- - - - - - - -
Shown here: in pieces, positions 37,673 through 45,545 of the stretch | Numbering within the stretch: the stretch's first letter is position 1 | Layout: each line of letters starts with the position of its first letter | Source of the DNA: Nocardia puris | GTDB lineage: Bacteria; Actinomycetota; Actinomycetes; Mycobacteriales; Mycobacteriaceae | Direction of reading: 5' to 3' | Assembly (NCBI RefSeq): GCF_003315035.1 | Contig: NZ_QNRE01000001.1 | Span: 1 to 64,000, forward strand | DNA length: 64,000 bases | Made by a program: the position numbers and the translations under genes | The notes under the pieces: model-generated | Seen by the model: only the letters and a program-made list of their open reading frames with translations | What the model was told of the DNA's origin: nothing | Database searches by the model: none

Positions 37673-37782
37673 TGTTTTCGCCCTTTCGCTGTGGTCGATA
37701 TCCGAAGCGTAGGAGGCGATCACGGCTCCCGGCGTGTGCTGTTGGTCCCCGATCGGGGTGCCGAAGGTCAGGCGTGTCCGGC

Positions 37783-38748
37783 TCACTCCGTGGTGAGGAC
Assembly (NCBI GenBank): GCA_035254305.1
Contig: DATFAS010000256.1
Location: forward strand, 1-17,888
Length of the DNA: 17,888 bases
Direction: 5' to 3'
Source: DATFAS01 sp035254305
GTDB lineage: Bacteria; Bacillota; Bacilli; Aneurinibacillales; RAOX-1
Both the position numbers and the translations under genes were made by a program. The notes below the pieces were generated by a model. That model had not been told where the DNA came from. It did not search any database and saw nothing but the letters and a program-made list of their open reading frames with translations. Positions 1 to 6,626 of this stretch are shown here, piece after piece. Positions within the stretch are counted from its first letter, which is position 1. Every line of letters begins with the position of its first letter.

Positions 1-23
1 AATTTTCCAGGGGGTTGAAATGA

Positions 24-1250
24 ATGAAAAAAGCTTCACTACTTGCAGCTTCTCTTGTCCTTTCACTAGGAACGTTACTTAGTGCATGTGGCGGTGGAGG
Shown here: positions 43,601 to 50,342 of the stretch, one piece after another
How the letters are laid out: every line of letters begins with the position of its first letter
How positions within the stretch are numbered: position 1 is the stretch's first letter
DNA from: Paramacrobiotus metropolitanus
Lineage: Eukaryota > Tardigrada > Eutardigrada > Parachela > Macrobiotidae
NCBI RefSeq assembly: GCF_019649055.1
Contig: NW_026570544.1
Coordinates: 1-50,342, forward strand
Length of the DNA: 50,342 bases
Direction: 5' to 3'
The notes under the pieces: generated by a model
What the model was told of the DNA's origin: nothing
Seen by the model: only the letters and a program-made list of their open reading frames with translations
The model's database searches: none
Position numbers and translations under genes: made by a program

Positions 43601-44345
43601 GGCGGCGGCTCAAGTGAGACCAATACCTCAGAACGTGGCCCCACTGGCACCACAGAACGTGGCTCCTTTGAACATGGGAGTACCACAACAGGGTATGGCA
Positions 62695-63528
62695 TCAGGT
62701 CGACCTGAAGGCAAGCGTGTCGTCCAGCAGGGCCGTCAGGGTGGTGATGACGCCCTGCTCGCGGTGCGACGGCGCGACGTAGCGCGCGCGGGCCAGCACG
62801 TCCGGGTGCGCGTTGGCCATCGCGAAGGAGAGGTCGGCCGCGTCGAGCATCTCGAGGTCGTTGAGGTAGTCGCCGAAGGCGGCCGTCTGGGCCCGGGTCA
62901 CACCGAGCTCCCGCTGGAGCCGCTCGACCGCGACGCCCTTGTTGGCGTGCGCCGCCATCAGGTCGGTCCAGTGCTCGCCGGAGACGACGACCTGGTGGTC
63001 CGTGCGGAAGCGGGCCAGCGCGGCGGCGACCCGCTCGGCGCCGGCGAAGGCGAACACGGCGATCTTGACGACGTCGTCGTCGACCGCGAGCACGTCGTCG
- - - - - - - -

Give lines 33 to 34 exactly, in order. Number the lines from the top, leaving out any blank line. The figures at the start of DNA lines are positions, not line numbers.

Position numbers and translations under genes: made by a program

Positions 43601-44345